How to Build Employer Branding: A Strategy for the Employee Lifecycle

Two colleagues demonstrate how to build employer branding strategy by having a positive employer-employee relationship

Posted on

March 31, 2021


Every interaction a potential or existing employee has with you is an opportunity to strengthen your brand—or weaken it. Which direction it takes is based on how your organization treats the relationship as a whole. The employer-employee relationship is based not only on touchpoints or milestones such as job offers, reviews, promotions, layoffs, and exit interviews, but also on all the moments in-between. Let’s take a look at how to build your employer branding strategy throughout the employee lifecycle.

Recruiting and Hiring

Imagine having a candidate you choose not to hire becoming an advocate of your brand. It can happen, and you can see the evidence on review sites such as Glassdoor. The converse is also true. Word can spread about a poor interview experience, lack of communication, or insulting rejection letters, which can affect not only future hiring by deterring quality candidates from applying, but also your customer base. Virgin Media lost about $5 million in revenue in a year due to its poor candidate experience, as a large percentage of its candidates were also customers—who then switched to other providers.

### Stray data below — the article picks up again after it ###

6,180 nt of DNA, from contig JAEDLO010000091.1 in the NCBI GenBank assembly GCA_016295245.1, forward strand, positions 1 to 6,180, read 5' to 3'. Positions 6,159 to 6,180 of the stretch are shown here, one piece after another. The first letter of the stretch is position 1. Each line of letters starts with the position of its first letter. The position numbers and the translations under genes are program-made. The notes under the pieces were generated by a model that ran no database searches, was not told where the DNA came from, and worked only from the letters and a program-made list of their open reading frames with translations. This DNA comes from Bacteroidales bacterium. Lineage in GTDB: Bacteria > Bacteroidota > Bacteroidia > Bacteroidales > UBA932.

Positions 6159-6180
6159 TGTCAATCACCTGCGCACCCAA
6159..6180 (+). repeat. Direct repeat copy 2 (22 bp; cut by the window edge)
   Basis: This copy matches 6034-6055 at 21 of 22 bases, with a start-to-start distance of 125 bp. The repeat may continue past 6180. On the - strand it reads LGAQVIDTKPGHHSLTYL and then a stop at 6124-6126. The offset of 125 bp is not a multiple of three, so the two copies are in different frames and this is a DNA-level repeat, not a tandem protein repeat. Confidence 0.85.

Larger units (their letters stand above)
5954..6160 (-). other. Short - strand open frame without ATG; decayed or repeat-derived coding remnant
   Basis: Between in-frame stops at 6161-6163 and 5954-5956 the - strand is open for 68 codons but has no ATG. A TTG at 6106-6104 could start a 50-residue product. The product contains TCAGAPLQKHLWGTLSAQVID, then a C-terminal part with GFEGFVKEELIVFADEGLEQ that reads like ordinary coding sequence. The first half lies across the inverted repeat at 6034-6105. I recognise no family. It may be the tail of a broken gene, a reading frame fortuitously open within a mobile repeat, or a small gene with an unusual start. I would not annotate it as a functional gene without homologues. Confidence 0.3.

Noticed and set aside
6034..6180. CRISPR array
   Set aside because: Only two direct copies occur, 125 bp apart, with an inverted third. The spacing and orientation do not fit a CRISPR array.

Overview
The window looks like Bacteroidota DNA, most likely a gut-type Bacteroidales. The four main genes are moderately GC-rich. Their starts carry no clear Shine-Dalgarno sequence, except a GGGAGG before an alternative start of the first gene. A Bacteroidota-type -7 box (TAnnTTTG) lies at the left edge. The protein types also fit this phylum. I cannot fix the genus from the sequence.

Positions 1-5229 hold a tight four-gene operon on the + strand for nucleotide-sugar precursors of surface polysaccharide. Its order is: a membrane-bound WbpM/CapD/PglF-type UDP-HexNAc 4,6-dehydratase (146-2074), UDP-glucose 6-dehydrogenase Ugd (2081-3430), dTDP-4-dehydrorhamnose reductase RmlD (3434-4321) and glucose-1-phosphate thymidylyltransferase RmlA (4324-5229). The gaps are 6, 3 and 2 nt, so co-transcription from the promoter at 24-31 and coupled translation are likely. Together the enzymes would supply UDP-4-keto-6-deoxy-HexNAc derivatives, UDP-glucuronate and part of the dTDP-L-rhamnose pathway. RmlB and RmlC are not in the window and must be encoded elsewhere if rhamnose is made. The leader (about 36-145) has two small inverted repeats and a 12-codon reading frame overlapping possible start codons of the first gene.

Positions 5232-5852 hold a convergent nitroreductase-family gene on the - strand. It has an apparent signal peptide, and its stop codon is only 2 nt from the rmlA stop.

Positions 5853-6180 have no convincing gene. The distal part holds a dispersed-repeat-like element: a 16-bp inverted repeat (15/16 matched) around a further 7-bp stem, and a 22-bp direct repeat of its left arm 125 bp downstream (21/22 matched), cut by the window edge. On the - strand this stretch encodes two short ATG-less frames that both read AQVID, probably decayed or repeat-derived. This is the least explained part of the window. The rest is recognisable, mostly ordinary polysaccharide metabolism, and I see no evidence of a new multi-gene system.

Implementing policies and procedures for nurturing candidates from the moment they apply through to the moment you either offer or decline them a job and beyond is an easy step that will more than return on its investment. Candidate experience tools are another way to help cultivate the employer-employee relationship with those you don’t hire, by providing resources for those candidates to improve their job seeker skills and continue their search. With this offering, your organization demonstrates that it cares about their future, is a high-caliber employer, and is a brand worth supporting—all of which build employer brand 

Internal Mobility and Upskilling

Some companies think that their responsibility for nurturing employees is over once they’ve onboarded them. But caring for your employees goes beyond providing a salary and benefits. Providing opportunities for improving or acquiring new skills and to move about the organization both laterally and vertically creates an environment where employees feel inspired to grow their careers with you. Employees lacking opportunities to move and grow within the organization will likely move on to external opportunities within a few years. Those frequent departures increase the costs of  hiring, onboarding and training as new employees are brought in from outside the organization.